docker --rm -v $PWD:/src ubuntu bash 

We’ve added -v $PWD:/src. This will mount the current working directory from our host as a volume at /src in the container3.

We should now be able change to that directory and poke around. We should be able to see files from our app’s source repository and working within the container, create files that show up on our workstation.

For this example, I’m using the sample Rails 4 app from Michael Hartl’s Rails Tutorial.

root@9c0c1fc48459:/# cd /src/
root@9c0c1fc48459:/src# ls
Gemfile  Gemfile.lock  Guardfile  LICENSE  Rakefile  app  bin  config  db  features  lib  log  public  script  spec  vendor

root@9c0c1fc48459:/src# cat
# This file is used by Rack-based servers to start the application.

require ::File.expand_path('../config/environment',  __FILE__)
run SampleApp::Application
root@9c0c1fc48459:/src# ls
Gemfile       Guardfile          Rakefile  bin  features        lib  public  spec
Gemfile.lock  LICENSE  app       config  db         fromdocker.txt  log  script  vendor
root@9c0c1fc48459:/src# touch fromdocker.txt
root@9c0c1fc48459:/src# exit
vonnegut:sample_app_rails_4 english$ ls
Gemfile           LICENSE           Rakefile          config            features          log               spec
Gemfile.lock         app              fromdocker.txt    public            vendor
Guardfile bin               db                lib               script

We now have the basic tools for doing local development with Docker. We’ve pulled images from Docker Hub, we’ve run local containers based on those images, and we’ve mounted volumes into these containers allowing us to interact with files on our host workstation.


1. The name “boot2docker” has been used to refer to both the minimal VM for hosting a Docker daemon and the package that was a predecessor to the Docker Toolbox. Here, we refer to the minimal VM with the Docker daemon installed. The Boot2Docker package has been superceded by the Docker Toolbox as the preferred means of installing Docker on OS X.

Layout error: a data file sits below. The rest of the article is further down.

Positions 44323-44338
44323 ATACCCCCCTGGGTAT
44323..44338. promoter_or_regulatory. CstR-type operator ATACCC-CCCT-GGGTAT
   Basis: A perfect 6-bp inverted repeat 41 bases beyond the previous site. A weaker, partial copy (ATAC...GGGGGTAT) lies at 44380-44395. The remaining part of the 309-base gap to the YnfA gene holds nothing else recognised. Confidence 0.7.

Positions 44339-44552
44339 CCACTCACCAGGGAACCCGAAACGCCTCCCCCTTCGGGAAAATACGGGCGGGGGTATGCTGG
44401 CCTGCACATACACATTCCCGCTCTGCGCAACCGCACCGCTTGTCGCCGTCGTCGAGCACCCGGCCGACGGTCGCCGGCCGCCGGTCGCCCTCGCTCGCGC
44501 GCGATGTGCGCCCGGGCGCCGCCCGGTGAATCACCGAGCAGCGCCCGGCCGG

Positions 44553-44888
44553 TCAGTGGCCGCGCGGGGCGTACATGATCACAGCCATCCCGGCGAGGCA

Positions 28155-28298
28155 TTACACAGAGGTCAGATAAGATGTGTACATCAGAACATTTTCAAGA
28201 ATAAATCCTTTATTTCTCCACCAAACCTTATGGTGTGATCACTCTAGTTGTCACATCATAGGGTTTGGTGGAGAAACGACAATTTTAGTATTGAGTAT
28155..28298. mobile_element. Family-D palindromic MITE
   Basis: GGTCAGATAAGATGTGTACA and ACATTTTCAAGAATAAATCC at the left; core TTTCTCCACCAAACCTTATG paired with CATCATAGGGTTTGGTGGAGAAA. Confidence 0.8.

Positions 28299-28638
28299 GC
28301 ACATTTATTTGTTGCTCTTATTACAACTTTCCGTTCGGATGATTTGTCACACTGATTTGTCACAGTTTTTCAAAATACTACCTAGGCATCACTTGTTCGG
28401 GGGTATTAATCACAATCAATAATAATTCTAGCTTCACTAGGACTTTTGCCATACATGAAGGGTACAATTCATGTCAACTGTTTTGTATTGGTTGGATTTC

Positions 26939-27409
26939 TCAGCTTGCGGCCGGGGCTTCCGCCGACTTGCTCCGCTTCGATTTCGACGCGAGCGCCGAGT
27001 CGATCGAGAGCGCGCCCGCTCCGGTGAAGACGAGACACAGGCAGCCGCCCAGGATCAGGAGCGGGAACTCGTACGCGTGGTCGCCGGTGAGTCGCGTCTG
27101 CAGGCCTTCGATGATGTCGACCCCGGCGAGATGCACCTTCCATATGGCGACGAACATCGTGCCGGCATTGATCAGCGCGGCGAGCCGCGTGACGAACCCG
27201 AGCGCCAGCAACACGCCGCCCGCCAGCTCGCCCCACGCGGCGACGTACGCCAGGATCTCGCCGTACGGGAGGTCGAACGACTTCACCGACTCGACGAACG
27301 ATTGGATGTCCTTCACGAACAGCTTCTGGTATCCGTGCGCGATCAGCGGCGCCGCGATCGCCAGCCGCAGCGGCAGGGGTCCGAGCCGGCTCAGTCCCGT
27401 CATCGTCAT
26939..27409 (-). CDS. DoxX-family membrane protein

2. Docker images are built up in layers using union filesystems with copy on write (CoW) semantics. This allows some lower layers to be shared between different images. Pulling down an image pulls down all of the image’s layers. If we omitted the --rm from our docker run commands and made modifications to the container’s filesystem, we could save a new image with a new layer added on top of all the previous layers. For more on Docker’s union filesytems, see Jérôme Petazzoni’s “Deep Dive into Docker Storage Drivers”.

3. One of the things that Docker Toolbox simplifies for us is mounting filesystems into the boot2docker VM. By default, it sets up a file sharing mount of /Users to /Users on the boot2docker VM. This allows -v in our docker run commands to mount individual directories into individual containers. If you need to mount something outside of /Users, you will need to manually set up the file sharing in VirtualBox to support it.

  • Sunny says:

    This was a good one.

    Do you also have a write up where you talk about how you can run an app inside of a docker container when the host is either OS X or a Linux destro? What I mean is, my production env is Ubuntu with Nginx and my local env is Ubuntu with Apache. And we are a team with some people on OS X. So I’m trying to build a Docker image so that everyone of us can use that on our local machines to emulate the production env. So if its possible to run the apps inside a container and access that from the browser in the host OS, that’d be awesome.

    Any direction here is appreciated! :) Thanks!

  • Matt Scilipoti says:

    Thanks! This was helpful.
    Correction: I believe the second command (to mount a dir as a volume) requires the ‘run’ command and the interactive flags.
    From this:
    `docker –rm -v $PWD:/src ubuntu bash`
    To this:
    `docker run –rm -ti -v $PWD:/src ubuntu bash`

  • Comments are closed.